By Ashyanna Bangcola (Philippines)
Imagine walking along a path. It is full of bumps and rough edges, but otherwise goes in one direction. You continue to walk along that direction until you come up in a fork on the road. Left or Right, you wonder. You have no idea of telling where each path might lead. Either direction that you may choose however, will undoubtedly affect your course because you have deviated from your original path. If only life was this straightforward, with only two choices then we all would have an easier time. As it is, life is all about the forks in the road, not just one, not just two but a million possibilities. And only you can choose where to go. These forks are the “turning points” of life. I want to share with you this particular turning point, the time when I made a decision that would have a major impact on my life. My experience during a debate competition which prompted me to wear my hijab was significant because it paved the way for my spiritual and emotional development as a person.
This all happened when I was in my fourth year of high school in La Salle Academy in Iligan City (a Catholic school). Every year there is an inter-school debate championship held in Iligan City called YAPIS ILBRAVE challenge (Youth Advocate’s Productive Integrated Service Iligan Brainwave Challenge). As far as I can remember, our school’s debate society (LANTUGI) has always joined the competition and won every year. The LANTUGI Club sends teams composed of three members, each to battle it out with other schools for the prize. I have always had memorable experiences during YAPIS. During my first time when I competed as a freshman, I won top 2 Best Speaker; during my second time as a second year, I experienced crying because of a loss for the first time. During my third year, the championship round was an all-LaSallian battle with our school taking both Champion and First-runner up. Even with all these memories, I chose my fourth year experience and you may be wondering why. My reasons include it being my last year on the team therefore it was my last competition, not to mention that we had to defend our title as Champions for four years in a row with this year being the Grand slam championship for us. These are not the main reasons however, as you will soon find out.
It was during the semi-finals round. After all the sweat and tears, my team mates and I had finally reached that far. The announcer was to announce the winner for the semi-finals round (It was between La Salle Academy Team 1 and Integrated Development School Team 2, and if we were to break, we were to face Integrated Development School Team 1 during the Championship Round). His lips were moving as if in slow motion, “And the winner is……….” I could not hear anything else after that. I had plugged my ears and shut my eyes tightly. I could hear the erratic beat of my chest. “Breathe deeply”, I told myself “breathe deeply.” After a moment, I could hear cheers erupt around me. Who were cheering, IDS’ or ours? Slowly I opened my eyes and I found my team mates absolutely ecstatic. They were telling me, shouting actually “We won Alex! We won!” I could not help myself. I clung to them and bawled my eyes out. We actually won! But it was far from over. The Championship was up next and I could feel the pressure from my seniors catch up to me. We could not tarnish their legacy, and so I made a bargain. Looking back, I see now how desperate I was. I prayed to Allah (swt), “I beg of you please let us win. We can’t lose. I’ll do anything whatever it might be. I’ll even start wearing the hijab.”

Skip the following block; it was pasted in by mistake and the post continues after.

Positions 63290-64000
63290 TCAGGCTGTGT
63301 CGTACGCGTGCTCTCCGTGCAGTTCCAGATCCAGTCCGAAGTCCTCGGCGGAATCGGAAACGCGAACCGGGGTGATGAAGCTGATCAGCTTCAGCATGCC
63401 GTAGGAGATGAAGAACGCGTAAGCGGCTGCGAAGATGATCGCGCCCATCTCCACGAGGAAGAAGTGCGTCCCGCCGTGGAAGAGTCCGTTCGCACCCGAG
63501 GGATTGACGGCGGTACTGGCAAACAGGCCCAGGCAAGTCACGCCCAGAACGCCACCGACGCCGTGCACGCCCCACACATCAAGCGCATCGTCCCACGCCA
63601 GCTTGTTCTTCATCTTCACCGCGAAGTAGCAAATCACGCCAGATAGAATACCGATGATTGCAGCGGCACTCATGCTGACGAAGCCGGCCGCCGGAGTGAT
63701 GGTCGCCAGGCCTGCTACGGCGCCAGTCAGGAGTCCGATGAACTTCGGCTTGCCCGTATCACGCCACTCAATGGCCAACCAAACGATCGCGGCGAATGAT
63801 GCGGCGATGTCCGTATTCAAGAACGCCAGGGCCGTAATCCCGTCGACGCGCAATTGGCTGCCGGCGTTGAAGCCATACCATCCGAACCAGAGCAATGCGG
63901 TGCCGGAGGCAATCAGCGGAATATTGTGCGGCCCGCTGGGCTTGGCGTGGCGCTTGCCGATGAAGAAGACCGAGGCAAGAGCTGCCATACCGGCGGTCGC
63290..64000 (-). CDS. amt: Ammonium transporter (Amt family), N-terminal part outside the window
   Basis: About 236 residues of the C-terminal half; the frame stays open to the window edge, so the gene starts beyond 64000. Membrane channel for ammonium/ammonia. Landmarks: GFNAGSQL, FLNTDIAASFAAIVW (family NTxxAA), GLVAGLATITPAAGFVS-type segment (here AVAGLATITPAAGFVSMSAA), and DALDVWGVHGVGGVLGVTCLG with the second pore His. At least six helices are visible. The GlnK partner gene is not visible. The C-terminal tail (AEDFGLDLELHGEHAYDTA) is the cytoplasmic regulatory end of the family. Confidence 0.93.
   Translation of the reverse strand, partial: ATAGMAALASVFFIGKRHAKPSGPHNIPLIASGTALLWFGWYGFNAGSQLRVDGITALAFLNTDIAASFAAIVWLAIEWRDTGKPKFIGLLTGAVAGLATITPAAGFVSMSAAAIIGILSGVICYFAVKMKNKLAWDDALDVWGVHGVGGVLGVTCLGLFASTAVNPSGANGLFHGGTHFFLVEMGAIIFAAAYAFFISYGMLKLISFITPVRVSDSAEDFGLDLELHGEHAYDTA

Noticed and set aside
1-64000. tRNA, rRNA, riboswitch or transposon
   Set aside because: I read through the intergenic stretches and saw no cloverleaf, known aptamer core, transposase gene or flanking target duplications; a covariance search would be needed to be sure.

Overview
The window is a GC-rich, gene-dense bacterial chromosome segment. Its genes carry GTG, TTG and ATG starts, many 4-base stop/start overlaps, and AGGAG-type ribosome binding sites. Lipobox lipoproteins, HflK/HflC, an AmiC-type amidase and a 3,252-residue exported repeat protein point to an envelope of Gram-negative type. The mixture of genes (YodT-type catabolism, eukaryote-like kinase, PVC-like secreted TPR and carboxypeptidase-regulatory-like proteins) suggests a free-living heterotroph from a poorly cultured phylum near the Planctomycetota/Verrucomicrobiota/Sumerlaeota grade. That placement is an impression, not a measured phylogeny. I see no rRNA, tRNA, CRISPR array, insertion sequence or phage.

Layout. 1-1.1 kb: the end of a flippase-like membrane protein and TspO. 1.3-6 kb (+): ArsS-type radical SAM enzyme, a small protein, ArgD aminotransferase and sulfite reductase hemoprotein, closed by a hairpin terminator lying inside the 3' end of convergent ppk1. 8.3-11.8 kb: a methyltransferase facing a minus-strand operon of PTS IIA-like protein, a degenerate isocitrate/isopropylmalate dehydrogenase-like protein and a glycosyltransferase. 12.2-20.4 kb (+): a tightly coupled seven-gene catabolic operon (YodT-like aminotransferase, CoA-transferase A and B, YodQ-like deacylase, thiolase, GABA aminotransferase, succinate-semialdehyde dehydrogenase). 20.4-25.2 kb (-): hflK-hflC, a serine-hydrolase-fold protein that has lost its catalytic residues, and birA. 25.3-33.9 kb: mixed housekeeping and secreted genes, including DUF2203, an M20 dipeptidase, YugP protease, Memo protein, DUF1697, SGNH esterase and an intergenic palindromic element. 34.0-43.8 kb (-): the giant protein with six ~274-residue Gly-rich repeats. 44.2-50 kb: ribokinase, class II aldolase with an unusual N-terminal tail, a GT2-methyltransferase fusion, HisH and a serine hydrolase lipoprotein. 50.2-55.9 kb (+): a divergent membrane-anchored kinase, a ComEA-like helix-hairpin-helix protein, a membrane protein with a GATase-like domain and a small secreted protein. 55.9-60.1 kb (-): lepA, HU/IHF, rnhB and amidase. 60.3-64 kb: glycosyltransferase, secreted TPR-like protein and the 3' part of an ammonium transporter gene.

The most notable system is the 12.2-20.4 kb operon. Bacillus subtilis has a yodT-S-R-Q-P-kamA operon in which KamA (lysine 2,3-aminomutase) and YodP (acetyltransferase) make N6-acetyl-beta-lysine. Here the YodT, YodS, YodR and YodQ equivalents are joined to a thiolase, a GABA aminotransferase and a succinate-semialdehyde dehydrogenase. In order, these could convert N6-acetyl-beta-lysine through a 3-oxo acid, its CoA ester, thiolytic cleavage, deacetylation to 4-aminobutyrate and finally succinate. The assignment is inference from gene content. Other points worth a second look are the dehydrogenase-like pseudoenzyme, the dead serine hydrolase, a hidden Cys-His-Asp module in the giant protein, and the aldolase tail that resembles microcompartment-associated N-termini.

The hijab is the traditional headscarf worn by female Muslims signifying modesty. I originally planned to wear mine the following year as a college student, but here I was making a bargain with God. And then I stopped, and my life literally flashed before me in the remaining time we had left. Every time I had a competition, I would always pray fervently to Allah and He would always answer my prayers. Not only during competitions, but at every major point in my life He was there. I revised my prayer, “I’m sorry for trying to bargain with You. No matter what happens I will accept Your decision and I will wear my hijab not because of payment but because I am proud that I am a Muslim.” After praying I went back to my team mates. We were given thirty minutes of preparation time to brainstorm, after which we went inside the room that would be used for the championship round. We were afraid, but we could not let our school down.
We won that day, but I gained more than just a trophy – I gained my identity. I wore my hijab to school the day after and I was a bit afraid. Turned out, there was nothing to fear. Some were curious and asked me the cause of this change, but generally they treated me the same as always. Now, whenever someone asks me when I started wearing hijab, I tell them it was during a moment of enlightenment. When they ask me why, I tell them I choose to and because I am proud of my faith.